Here’s a few more examples of Facebook spam bots:

Examples of bot-generated people and content on Facebook.

People are starting to notice that bot-generated accounts and content are becoming all too common. Here’s a few posts on Reddit with people complaining about it:

reddit facebook spam bots
facebook spam bots comments
facebook spam bots comments 2

How to identify activity by bots

Despite their sophistication, certain signs can help identify bot activity:

Generic Comments: Look for vague or irrelevant comments that don’t relate to the content. You’ll often see comments like “Incredible picture 🔥🔥” or “Sooo beautiful 😍.” Some comments may even have links driving users to a site to a scammy site.

Lacking Profile Details: Bots often have incomplete profiles with a generic profile image and minimal personal information. Block users with strange handles such @jimmy_7790778

Unnatural Account Behavior: Sudden spikes in following or liking activity can indicate bot operations.

Disproportionate Follow Ratios: An account with a high number of follows, but they only have a few followers is a clear sign it’s a bot. 

Excessive promotional posts: Overly promotional profiles lacking original content are suspicious. Bots usually post, or repost, a lot of content full of advertisements and links.

How to stop spam bots on Facebook

Facebook book has a few built-in filtering options that can help significantly reduce your spam, including from bots.

Types of Facebook spam and bot filters available.

Here are the 4 types of spam and bot filters available for your personal Facebook account:

#1 — 
Reduce content from fake accounts, spam and clickbait:

You can reduce your “Low Quality Content” that includes poor quality videos (such as videos with images), spam and clickbait articles. You can also reduce content from accounts that are fake and created by bots. We recommend turning on the highest setting here. 

#2 — Reduce repetitive content:

This is often due to bot script that copy-and-paste the same comment or posts over hundreds of accounts, often to sell a product or promote their own page.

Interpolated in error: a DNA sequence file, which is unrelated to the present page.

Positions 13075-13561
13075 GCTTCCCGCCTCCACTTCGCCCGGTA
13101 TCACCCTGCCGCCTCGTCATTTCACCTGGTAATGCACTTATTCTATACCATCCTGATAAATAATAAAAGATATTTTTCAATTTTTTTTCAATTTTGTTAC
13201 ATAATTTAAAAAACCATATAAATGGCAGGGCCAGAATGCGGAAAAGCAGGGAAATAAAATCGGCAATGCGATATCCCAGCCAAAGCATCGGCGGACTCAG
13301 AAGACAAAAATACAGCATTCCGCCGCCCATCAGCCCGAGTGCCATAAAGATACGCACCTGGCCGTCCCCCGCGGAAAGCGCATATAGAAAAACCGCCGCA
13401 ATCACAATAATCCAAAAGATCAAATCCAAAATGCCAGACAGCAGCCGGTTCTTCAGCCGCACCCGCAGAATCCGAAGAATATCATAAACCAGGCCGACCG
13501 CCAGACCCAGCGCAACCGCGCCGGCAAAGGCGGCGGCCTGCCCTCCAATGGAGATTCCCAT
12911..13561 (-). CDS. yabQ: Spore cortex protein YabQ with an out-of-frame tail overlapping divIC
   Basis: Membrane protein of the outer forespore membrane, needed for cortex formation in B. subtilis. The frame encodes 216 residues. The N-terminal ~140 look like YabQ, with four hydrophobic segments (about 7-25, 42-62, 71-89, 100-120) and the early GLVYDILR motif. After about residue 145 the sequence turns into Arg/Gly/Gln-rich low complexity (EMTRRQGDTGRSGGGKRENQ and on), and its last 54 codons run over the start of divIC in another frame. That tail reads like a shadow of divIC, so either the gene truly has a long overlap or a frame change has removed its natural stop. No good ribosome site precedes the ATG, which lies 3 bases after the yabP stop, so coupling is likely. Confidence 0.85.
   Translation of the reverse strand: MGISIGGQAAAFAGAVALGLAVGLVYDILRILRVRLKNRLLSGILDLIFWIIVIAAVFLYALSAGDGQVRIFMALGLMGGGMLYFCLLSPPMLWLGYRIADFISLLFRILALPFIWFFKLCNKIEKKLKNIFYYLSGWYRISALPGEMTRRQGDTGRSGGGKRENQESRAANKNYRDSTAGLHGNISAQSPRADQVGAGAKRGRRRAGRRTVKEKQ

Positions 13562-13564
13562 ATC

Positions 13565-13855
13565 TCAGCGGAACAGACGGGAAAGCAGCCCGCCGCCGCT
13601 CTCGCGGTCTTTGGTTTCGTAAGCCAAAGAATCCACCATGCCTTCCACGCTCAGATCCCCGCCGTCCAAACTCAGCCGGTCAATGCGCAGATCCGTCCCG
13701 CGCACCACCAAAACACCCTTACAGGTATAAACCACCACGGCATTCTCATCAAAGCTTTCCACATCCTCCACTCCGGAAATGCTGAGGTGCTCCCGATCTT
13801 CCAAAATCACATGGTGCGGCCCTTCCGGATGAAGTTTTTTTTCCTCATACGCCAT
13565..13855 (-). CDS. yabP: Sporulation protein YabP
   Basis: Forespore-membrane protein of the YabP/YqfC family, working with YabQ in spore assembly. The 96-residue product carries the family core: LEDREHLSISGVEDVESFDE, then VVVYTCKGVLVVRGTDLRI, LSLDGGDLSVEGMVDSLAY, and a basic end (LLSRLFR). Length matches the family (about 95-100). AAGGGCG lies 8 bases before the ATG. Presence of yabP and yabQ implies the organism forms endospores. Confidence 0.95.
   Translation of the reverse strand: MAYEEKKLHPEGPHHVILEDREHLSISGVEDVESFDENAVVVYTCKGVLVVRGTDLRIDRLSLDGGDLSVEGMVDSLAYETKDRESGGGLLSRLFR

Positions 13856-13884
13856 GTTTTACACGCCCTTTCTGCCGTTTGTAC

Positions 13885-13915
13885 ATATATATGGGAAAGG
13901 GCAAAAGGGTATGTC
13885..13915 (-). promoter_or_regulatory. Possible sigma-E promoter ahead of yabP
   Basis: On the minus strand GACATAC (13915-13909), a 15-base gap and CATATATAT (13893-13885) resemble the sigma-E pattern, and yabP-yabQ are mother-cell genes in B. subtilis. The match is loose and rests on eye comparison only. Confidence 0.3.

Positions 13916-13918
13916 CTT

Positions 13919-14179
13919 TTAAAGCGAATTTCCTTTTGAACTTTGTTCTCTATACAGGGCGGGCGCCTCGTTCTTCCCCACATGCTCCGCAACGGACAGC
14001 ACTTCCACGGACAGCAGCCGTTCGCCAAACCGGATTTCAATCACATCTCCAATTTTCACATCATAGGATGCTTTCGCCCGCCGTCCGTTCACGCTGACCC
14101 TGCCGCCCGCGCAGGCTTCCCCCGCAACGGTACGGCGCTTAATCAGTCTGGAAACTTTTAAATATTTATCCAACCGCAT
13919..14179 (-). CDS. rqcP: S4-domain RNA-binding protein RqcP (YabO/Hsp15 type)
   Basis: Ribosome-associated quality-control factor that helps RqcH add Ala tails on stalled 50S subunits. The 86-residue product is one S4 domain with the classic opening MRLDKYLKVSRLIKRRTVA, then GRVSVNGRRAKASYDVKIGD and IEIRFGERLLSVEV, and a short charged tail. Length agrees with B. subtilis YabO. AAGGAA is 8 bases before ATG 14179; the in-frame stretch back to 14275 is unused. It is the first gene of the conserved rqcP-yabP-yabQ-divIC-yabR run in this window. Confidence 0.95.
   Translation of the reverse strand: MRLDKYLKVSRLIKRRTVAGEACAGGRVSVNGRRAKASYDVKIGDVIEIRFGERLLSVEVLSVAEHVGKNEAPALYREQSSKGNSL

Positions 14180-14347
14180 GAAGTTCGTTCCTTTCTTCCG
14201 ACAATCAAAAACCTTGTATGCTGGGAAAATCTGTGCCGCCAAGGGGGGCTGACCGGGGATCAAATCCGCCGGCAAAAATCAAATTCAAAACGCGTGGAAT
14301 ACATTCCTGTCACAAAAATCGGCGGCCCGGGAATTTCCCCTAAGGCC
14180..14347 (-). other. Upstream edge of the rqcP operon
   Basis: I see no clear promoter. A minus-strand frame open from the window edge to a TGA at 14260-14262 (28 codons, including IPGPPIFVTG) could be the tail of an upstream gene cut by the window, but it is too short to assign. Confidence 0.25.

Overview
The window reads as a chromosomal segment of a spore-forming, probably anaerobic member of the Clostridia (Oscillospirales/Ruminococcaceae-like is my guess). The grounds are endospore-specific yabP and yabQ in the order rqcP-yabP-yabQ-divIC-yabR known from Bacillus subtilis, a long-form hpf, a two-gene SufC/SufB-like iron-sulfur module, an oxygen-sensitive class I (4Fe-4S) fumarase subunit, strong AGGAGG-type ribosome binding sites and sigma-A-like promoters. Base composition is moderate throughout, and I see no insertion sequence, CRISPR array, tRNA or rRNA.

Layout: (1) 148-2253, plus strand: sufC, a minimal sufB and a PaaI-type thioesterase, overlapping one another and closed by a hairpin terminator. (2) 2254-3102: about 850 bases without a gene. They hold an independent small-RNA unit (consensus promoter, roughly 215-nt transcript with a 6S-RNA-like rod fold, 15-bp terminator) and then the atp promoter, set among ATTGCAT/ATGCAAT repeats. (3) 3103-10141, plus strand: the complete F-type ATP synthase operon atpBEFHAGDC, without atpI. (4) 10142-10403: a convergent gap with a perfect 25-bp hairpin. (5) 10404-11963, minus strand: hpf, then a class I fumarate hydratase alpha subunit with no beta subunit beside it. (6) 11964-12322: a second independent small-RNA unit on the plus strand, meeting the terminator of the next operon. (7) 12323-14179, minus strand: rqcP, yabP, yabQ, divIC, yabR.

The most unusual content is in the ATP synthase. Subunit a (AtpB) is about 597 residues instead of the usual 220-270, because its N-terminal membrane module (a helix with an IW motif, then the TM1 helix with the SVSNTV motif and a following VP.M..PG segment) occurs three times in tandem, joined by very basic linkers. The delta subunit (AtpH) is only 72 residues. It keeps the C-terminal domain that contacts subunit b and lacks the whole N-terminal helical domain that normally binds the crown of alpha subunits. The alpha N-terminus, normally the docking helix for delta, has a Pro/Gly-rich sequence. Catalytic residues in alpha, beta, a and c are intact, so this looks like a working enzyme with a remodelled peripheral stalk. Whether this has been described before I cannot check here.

#3 — Reduce sensitive content:

This one is obvious. Spam comes in many forms, but graphic and violent content drives emotions and often clicks. Reduce this one. 

#4 — Reduce false content, including AI-altered images:

Manipulated images is a big problem today and it’s difficult to tell what’s real or not. Bot-generated images can be blocked by turning this filter on it’s maximum setting. 

Here’s where to access these filters in Facebook:

  1. Click the 3 bars in the top right corner
  2. Select Settings and privacy > Settings
  3. Scroll down and select News Feed under Preferences
  4. Click Reduce
  5. From there you can adjust each of the 4 spam and bot filters discussed above. 

Step-by-step instructions to filter Facebook spam bots.

If you run a business page on Facebook, then you only have 2 spam filter options: keywords and profanity.

Here’s how to access those in your business page account:

  1. Click the 3 bars in the top right corner
  2. Select Settings and privacy > Settings
  3. Scroll down and select News Feed under Preferences
  4. Click Reduce
  5. From there you can adjust each of the 4 spam and bot filters discussed above. 
  • Restrict Commenting: Limit comments to followers or accounts you follow to reduce spam.
  • Selective Hashtag Use: Avoid broad hashtags that attract bots.
  • Location Tagging Caution: Limit location tags in posts to avoid bot attention.
  • Report Bots: Manually reporting bots helps Facebook identify and remove them.
  • Use Advanced Tools: Third-party platforms offer more sophisticated spam filtering options.

Seeing bots in your ad campaigns?

Bots are everywhere, including clicking on your online ads.

We can help boost your ad performance by removing bots, accidental clicks, and more from your advertising campaigns. Try our 7-day free trial and see how much money we can save you.